The list may appear to be very "politically correct" and unnecessary. But, it really boils down to respect, respect for the process and respect for the family.
As the adoption world changes, the terms will probably change with it. For now, here is a short list to get started:
Constructive Adoption Language
Positive Language Negative Language
Birthparent Real parent
Biological parent Natural parent
Birth child Own child
My child Adopted child; Own child
Born to unmarried parents Illegitimate
Terminate parental rights Give up
Make an adoption plan Give away
To parent To keep
Waiting child Adoptable child; available child
Biological or birthfather Real father
Making contact with Reunion
Parent Adoptive parent
Intercountry adoption Foreign adoption
Adoption triad Adoption triangle
Permission to sign a release Disclosure
Search Track down parents
Child placed for adoption An unwanted child
Court termination Child taken away
Child with special needs Handicapped child
Child from abroad Foreign child
Was adopted Is adopted
Originally printed in Adoptive Families September/October/November 1997 issue and available online.
I also encourage people to be aware of asking questions or making comments in front a child. It's not that adoption is negative or a secret, but consider if the right time to talk about it is while standing in the grocery check-out line.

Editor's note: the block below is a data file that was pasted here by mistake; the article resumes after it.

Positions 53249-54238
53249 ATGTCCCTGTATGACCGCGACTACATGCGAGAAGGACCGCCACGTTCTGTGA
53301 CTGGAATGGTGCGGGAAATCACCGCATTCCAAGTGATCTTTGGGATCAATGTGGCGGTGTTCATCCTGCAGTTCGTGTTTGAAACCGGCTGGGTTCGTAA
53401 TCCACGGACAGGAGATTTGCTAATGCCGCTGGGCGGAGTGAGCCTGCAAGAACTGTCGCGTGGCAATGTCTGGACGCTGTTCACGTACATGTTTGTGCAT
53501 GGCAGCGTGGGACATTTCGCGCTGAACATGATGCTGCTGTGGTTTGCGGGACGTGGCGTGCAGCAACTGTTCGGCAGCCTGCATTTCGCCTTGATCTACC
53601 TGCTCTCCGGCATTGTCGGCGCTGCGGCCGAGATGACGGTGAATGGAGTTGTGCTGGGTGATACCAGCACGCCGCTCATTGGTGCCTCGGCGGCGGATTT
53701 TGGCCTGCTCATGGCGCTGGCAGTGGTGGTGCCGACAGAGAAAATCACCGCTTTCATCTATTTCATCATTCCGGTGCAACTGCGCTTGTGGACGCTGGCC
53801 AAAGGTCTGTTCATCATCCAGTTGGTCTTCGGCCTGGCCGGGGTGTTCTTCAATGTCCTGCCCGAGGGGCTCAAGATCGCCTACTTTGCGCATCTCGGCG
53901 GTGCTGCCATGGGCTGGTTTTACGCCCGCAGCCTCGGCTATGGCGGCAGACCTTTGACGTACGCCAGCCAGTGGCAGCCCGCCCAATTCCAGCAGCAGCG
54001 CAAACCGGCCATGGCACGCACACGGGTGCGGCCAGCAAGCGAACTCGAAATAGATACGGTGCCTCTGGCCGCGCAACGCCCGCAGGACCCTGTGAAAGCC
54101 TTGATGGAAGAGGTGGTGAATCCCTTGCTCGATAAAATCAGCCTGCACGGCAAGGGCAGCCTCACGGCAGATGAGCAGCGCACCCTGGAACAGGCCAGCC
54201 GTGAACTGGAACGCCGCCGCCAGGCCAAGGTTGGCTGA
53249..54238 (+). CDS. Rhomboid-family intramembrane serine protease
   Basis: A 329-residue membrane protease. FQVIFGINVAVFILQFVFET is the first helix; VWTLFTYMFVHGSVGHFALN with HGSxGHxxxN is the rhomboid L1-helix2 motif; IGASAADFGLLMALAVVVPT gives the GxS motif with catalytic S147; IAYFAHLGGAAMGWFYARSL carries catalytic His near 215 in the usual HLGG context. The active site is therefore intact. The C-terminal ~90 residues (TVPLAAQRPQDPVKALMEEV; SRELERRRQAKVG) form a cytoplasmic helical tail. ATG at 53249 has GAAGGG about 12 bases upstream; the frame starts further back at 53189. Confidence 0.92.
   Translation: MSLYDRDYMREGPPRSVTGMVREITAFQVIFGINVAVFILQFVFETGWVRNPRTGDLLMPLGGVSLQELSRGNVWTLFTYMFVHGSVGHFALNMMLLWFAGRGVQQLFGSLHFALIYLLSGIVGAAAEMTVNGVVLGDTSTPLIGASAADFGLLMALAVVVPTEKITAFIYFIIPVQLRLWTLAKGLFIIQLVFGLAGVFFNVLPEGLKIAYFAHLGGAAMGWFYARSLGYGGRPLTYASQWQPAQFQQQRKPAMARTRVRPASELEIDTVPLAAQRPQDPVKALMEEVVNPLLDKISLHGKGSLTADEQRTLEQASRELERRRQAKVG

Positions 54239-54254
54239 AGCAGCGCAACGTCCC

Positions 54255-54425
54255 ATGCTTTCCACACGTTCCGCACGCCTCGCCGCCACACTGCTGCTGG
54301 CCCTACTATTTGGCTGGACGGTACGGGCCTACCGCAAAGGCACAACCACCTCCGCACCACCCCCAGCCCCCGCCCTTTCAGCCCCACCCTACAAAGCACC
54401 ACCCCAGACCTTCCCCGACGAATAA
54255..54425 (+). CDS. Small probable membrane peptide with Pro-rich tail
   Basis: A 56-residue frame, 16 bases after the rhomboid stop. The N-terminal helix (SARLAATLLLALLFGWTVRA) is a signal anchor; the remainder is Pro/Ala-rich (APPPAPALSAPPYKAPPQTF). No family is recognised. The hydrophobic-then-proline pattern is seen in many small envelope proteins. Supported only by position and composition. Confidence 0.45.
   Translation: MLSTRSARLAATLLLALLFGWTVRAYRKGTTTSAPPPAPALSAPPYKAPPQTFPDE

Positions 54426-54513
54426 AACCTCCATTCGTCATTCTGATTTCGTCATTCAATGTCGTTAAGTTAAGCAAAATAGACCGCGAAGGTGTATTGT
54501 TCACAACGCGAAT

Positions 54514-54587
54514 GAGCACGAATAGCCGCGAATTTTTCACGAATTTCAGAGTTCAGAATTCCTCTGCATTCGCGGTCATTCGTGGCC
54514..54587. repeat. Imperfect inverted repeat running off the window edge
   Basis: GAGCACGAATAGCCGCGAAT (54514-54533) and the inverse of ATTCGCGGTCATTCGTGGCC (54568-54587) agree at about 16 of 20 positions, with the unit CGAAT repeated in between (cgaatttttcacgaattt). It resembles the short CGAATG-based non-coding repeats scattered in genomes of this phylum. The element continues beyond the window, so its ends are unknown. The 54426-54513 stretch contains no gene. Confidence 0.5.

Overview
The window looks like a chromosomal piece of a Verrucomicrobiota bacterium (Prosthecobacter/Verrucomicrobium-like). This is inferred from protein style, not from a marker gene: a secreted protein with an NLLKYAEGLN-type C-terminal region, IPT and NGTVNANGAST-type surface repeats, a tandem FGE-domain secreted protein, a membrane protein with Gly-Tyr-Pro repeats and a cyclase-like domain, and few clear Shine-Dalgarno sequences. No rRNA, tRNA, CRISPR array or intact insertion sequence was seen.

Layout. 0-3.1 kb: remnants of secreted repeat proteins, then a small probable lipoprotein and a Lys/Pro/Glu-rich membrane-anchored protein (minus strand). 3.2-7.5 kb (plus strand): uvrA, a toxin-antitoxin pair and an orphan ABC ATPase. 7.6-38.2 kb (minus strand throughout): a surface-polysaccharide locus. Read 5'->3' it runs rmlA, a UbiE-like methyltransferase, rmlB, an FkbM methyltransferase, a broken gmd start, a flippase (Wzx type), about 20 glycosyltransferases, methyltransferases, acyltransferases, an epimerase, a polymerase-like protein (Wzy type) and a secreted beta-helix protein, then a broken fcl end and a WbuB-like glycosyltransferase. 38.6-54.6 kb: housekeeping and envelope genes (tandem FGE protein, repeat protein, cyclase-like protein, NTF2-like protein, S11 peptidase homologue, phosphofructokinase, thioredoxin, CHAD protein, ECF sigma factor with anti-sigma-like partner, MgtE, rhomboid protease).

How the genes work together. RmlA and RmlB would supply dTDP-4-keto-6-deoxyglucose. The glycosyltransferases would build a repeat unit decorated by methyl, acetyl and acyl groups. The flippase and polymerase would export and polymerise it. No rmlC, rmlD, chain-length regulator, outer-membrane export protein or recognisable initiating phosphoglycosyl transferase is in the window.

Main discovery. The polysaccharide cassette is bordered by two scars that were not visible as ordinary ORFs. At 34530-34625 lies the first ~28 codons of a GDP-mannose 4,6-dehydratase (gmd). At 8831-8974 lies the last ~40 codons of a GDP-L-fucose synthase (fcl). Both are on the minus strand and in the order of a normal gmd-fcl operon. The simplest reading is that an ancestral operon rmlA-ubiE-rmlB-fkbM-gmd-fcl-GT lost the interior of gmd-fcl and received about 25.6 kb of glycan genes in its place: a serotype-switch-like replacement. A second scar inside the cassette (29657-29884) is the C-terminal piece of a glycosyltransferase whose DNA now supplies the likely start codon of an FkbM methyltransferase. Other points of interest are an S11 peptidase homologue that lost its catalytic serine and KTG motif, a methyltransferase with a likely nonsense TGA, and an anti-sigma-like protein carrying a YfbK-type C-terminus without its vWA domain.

I am fortunate to have been surrounded by adoptive families both in the US and now in China. When I am with my friends I will hear well-intentioned people say, "Oh he/she (referring to the child was adopted) is so lucky." I know what the person is trying to communicate, but is it really "luck" that brought this family together. It implies that the child is indebted to his or her parents. That is a big burden for a child to carry. (Many years ago I said this to a family after their child was born with a special need...oops.)
And finally, I think an expat friend said it best when she described caring for a local child after a surgery (the child was no longer with her birthparents). The doctors kept saying the baby was lucky. My friend said she wasn't sure that luck was involved. When a child cannot be cared for by their birth parents, whether it is due to death of the parents, AIDS, war, a natural disaster, governmental policies on the number of children, no access to medical care, lack of resources or stability to care for a child, or poverty, it is tragic, not luck. In a perfect world, children would be able to remain with their birthparents. So, in the future my answer will be, "No, it is an honor and a privilege to care for my child. It is a blessing."
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Day 1: 30 Days, 30 Posts: Adoption
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